The Minimum Wage and the Great Recession: Evidence of Effects on the Employment and Income Trajectories of Low-Skilled Workers
We estimate the minimum wage's effects on low-skilled workers' employment and income trajectories. Our approach exploits two dimensions of the data we analyze. First, we compare workers in states that were bound by recent increases in the federal minimum wage to workers in states that were not. Second, we use 12 months of baseline data to divide low-skilled workers into a "target" group, whose baseline wage rates were directly affected, and a "within-state control" group with slightly higher baseline wage rates. Over three subsequent years, we find that binding minimum wage increases had significant, negative effects on the employment and income growth of targeted workers. Lost income reflects contributions from employment declines, increased probabilities of working without pay (i.e., an "internship" effect), and lost wage growth associated with reductions in experience accumulation. Methodologically, we show that our approach identifies targeted workers more precisely than the demographic and industrial proxies used regularly in the literature. Additionally, because we identify targeted workers on a population-wide basis, our approach is relatively well suited for extrapolating to estimates of the minimum wage's effects on aggregate employment. Over the late 2000s, the average effective minimum wage rose by 30 percent across the United States. We estimate that these minimum wage increases reduced the national employment-to-population ratio by 0.7 percentage point.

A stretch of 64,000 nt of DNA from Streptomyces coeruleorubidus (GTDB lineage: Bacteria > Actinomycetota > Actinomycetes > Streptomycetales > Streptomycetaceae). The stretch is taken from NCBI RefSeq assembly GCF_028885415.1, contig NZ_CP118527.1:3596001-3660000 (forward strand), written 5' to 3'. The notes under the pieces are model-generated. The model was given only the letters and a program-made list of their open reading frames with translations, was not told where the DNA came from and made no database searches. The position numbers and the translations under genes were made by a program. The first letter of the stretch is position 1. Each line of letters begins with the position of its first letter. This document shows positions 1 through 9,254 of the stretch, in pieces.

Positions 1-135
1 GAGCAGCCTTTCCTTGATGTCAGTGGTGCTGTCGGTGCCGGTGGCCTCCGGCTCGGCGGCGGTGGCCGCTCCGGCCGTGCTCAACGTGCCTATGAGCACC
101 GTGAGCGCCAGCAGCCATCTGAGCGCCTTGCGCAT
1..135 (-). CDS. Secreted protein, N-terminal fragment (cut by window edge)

We thank Jean Roth for greatly easing the navigation and analysis of SIPP data, as made accessible through NBER. We thank Prashant Bharadwaj, Julie Cullen, Gordon Dahl, Roger Gordon, Jim Hamilton, Karthik Muralidharan, Johannes Wieland, and seminar participants at Brown, Cornell-PAM, Texas A&M, and the 2014 Young Economists Jamboree at Duke University for helpful comments and suggestions. We also thank the University of California at San Diego for grant funding through the General Campus Subcommittee on Research. The views expressed herein are those of the authors and do not necessarily reflect the views of the National Bureau of Economic Research.
Over the last 3 years, Michael Wither has been employed by Powerlytics on a part time basis.
Jeffrey Clemens & Michael Wither, 2019. "The minimum wage and the Great Recession: Evidence of effects on the employment and income trajectories of low-skilled workers," Journal of Public Economics, . citation courtesy of